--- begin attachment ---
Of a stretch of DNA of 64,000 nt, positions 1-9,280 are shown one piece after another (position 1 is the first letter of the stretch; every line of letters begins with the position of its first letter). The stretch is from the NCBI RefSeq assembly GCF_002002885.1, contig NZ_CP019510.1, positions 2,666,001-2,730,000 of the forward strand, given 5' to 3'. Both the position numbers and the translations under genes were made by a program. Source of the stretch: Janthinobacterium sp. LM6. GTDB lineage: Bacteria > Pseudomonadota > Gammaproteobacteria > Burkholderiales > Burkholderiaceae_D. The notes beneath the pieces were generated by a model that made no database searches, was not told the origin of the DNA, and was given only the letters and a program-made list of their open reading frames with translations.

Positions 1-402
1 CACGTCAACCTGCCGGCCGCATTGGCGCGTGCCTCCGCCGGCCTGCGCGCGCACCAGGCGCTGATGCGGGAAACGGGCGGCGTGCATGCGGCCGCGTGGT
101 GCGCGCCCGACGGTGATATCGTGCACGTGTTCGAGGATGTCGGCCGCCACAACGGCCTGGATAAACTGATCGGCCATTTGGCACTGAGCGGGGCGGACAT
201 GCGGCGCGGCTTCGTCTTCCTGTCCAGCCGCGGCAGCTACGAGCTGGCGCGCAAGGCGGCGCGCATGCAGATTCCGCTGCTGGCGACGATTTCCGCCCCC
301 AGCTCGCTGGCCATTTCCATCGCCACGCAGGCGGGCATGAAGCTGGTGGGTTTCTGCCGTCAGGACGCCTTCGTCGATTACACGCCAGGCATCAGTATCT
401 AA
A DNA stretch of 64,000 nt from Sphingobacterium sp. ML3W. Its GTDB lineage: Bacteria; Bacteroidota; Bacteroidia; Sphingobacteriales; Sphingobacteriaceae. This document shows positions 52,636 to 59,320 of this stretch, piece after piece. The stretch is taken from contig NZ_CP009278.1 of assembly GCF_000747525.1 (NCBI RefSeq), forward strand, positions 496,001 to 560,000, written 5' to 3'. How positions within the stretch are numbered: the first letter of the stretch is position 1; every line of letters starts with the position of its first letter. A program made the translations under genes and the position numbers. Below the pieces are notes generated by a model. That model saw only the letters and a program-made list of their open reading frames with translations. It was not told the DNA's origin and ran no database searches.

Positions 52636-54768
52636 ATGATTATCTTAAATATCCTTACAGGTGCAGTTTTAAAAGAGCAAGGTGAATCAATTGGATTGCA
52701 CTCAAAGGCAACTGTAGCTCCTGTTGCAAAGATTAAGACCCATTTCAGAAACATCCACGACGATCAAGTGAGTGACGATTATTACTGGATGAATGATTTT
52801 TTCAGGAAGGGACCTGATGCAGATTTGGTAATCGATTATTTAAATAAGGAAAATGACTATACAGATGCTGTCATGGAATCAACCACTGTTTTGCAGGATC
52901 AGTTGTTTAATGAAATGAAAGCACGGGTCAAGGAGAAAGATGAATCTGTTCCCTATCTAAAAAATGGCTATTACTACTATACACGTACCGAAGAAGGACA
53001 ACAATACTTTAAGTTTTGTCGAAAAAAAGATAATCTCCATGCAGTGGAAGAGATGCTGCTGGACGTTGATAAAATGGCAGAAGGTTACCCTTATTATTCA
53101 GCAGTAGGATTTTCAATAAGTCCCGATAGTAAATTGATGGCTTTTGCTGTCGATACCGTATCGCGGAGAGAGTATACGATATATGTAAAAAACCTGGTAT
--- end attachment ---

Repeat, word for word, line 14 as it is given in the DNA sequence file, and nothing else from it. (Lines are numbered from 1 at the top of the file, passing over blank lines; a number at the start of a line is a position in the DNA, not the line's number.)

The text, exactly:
53001 ACAATACTTTAAGTTTTGTCGAAAAAAAGATAATCTCCATGCAGTGGAAGAGATGCTGCTGGACGTTGATAAAATGGCAGAAGGTTACCCTTATTATTCA